In the snatch, the barbell is lifted from the ground to overhead in one explosive movement.
The snatch is usually performed with a much wider grip than the clean. This reduces the distance the bar must travel, and makes it easier to achieve the correct shoulder position with the bar directly over the lifter’s center of gravity (middle of foot). Typically with the correct grip, the overhead position of the bar should be 8–12 inches above the head.
The snatch is not so much a lift as it is an explosive jump. You are literally jumping the barbell as high as you can and then pulling yourself underneath it. The following learning progression follows what is taught by Mike Bergener. It trains the movement starting from the hang position (the top of the deadlift). This eliminates the need to worry about deadlift form, and the transition from the deadlift to the use of the arms.
The following movements should be learned using a pvc pipe as a barbell substitute. Only after you are comfortable with the movements should you add weight.
The snatch starts with your feet in the jumping position. This position is similar to what you use for a box jump—feet directly beneath the hips.
In the landing position, the feet are slightly outside the hips and angled out. This is similar to the foot position of an air squat, which makes sense because you will be catching the bar in a full squat position.
Practice moving your feet from the jumping position to the landing position. First do this by stepping your feet one at a time. Once you are comfortable with that, do it by jumping your feet out. You want to burn this into your brain so that your feet jump to exactly the correct position every time.
With your feet in the jumping position, practice doing a small dip and drive. The dip is more like what you would do before a jump, not the beginning of a squat. Your knees go forward instead of your butt going back. The dip is followed by a vertical drive back to standing position.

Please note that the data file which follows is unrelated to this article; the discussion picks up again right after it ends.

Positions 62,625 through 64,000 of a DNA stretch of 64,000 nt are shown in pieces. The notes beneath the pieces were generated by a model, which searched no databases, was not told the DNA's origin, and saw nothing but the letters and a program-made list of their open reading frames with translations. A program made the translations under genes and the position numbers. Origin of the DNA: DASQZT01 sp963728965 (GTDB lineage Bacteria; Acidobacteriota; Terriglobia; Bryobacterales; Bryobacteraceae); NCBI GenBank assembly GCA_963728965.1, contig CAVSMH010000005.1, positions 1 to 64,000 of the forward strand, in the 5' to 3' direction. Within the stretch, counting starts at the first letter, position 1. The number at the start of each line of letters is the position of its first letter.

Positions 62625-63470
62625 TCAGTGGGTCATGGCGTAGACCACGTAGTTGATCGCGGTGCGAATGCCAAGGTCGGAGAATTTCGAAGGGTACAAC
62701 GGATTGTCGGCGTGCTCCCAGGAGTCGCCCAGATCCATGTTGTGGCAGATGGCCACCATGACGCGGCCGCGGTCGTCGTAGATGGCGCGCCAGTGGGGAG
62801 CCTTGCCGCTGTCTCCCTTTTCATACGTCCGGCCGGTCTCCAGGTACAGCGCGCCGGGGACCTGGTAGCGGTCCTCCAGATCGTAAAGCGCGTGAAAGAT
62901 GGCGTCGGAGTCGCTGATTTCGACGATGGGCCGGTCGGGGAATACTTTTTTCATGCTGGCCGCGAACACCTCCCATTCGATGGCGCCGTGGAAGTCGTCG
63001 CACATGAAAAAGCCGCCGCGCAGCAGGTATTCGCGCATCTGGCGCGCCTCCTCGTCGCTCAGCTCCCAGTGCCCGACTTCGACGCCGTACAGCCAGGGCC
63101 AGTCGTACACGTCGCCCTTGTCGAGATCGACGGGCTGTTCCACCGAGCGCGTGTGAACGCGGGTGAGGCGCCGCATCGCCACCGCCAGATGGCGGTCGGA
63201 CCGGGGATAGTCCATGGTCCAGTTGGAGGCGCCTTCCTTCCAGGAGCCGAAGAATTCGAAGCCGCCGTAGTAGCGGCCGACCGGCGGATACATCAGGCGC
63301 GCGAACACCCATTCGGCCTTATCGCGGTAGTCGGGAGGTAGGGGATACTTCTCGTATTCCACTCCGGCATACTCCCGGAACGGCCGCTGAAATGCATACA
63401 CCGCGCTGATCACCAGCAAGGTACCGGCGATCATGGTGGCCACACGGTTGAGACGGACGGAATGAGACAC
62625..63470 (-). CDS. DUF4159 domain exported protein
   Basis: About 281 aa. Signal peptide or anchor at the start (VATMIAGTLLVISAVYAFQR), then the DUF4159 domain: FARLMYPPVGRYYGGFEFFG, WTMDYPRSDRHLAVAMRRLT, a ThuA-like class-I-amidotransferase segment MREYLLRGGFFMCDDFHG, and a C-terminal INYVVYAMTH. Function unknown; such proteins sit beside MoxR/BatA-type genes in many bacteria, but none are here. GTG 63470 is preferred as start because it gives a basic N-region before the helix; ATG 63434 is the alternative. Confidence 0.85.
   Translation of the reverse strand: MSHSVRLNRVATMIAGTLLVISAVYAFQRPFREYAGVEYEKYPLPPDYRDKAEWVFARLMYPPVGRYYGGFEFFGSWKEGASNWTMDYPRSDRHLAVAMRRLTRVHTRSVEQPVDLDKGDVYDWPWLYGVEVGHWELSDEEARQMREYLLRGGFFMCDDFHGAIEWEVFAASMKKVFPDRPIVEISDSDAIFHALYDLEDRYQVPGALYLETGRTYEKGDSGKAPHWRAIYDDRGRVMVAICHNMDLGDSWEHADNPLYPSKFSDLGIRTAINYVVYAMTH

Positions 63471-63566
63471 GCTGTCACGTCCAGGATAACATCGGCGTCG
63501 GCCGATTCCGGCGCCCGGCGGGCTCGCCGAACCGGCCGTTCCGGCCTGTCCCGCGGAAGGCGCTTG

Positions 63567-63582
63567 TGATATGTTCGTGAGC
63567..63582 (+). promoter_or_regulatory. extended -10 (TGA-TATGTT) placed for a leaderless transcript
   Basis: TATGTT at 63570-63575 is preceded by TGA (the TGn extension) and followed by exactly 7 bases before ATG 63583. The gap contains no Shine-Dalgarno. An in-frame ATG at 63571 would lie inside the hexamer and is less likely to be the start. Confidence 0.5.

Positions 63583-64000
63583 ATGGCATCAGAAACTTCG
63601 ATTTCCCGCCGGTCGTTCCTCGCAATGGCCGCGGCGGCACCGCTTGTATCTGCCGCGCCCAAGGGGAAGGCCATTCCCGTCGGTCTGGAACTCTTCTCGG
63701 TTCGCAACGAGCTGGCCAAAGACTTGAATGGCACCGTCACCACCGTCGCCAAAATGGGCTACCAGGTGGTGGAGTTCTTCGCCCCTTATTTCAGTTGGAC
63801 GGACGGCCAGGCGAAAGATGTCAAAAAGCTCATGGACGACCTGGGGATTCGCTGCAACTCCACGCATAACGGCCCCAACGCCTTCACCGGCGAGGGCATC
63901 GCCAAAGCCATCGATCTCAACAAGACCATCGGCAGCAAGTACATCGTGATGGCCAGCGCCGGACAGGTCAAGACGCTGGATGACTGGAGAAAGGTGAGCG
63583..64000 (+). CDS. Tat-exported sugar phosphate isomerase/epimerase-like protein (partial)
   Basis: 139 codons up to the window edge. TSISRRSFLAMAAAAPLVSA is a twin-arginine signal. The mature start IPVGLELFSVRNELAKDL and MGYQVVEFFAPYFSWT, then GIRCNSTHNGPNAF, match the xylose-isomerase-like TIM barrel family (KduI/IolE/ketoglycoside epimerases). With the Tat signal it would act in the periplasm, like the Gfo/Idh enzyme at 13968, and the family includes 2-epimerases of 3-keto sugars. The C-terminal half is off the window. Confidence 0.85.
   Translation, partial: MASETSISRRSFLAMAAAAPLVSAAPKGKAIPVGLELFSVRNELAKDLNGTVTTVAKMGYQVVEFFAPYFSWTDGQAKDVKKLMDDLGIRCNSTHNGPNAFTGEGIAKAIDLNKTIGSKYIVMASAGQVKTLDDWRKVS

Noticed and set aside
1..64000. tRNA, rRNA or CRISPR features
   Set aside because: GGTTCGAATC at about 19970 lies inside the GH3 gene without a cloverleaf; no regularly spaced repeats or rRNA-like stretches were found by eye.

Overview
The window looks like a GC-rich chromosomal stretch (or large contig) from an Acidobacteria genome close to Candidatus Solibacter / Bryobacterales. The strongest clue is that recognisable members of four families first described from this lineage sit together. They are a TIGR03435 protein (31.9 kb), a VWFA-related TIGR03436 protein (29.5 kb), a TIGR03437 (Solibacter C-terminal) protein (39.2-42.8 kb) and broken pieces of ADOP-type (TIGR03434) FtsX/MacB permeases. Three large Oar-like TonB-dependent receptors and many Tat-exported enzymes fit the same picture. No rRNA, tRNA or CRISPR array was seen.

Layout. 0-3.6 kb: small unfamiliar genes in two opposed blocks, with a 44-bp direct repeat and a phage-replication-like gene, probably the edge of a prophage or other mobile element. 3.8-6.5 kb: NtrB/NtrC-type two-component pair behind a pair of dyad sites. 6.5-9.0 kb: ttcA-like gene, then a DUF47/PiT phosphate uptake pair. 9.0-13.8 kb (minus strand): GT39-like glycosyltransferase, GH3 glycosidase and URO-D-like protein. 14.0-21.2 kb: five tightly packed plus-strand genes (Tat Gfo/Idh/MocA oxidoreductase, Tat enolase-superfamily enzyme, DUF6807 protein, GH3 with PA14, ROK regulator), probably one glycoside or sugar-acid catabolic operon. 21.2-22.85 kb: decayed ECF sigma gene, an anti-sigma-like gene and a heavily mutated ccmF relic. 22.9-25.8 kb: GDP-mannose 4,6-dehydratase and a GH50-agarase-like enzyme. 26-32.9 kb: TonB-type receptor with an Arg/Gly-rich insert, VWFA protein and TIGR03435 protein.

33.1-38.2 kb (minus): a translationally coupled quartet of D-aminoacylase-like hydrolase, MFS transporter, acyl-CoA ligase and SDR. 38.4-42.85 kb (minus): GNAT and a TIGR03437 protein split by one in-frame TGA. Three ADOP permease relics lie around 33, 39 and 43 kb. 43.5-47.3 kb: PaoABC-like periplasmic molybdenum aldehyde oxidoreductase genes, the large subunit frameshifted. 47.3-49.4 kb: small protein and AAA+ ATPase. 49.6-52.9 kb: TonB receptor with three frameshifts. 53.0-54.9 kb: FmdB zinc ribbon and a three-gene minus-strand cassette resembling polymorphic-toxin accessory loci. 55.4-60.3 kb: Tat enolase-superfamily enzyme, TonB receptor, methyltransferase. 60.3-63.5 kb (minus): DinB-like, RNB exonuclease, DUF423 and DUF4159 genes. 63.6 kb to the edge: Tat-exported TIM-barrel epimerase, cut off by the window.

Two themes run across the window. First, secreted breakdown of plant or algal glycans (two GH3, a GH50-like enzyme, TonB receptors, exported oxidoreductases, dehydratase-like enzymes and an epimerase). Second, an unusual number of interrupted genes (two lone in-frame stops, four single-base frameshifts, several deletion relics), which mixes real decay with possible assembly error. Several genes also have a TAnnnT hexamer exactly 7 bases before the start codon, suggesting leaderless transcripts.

Once you are comfortable with the dip and drive, add a shoulder shrug at the end. Your arms should be straight (holding the pvc pipe or bar at the hips). After your legs and hips are fully extended from the drive, the shoulders shrug forcefully, pulling the bar as high as possible without bending the elbows.
Practice the dip, drive, and shrug until you are comfortable with the feeling of full body extension at the legs and hips followed by a shoulder shrug in keeping with the Core to Extremity Principle.
Now we start to bring the arms into the action. At the end of the shrug in the previous movement, you will now raise the elbows high and outside. The elbows will rise to approximately the same height as the shoulders. In this position, the upper arm will be close to horizontal and the lower arm will be roughly vertical. The bar should stay very close to the body through the entire movement.
Now practice the full sequence of dip, drive, shrug, and elbows high and outside. This should be one smooth movement, but be sure not to violate the Core to Extremity Principle.
After you are comfortable with moving the elbows high and outside, you are ready for the muscle snatch. The muscle snatch is nothing more than what you just did followed by a flip of the forearms and hands to the overhead position. The word “muscle” in the name simply means that you are not dropping your body into a squat to catch the bar. You are “muscling” the bar all the way up.
The next movement is an overhead squat. It starts in the position where the muscle snatch finishes. It is described in more detail here.
The snatch balance is a drill isolating the landing and catch of the snatch. Start with a pvc pipe resting on the shoulders behind the head with the hands in a snatch grip. With the feet in the jumping position, do a small dip and drive, jumping the bar up and the immediately dropping into the landing position in a full squat. As you drop, you should press the bar up overhead. Finish by standing up with the bar overhead similar to an overhead squat.
Once you are comfortable receiving the bar overhead in a full squat landing position, you are ready to start linking the above components together into a hang snatch, and then a full snatch. The arm movements in a full snatch are the same as a muscle snatch, except instead of pulling the bar up over your head, you are pulling your body down under the bar into the landing position.
Like the clean, there are four main variations on the snatch.
|Name||Starting Position||Receiving Position|
|Squat snatch||Ground||Full squat|
|Power snatch||Ground||Partial squat|
|Hang squat snatch||Hang||Full squat|
|Hang power snatch||Hang||Partial squat|
When the words “squat” or “power” are not present, a squat snatch is usually assumed.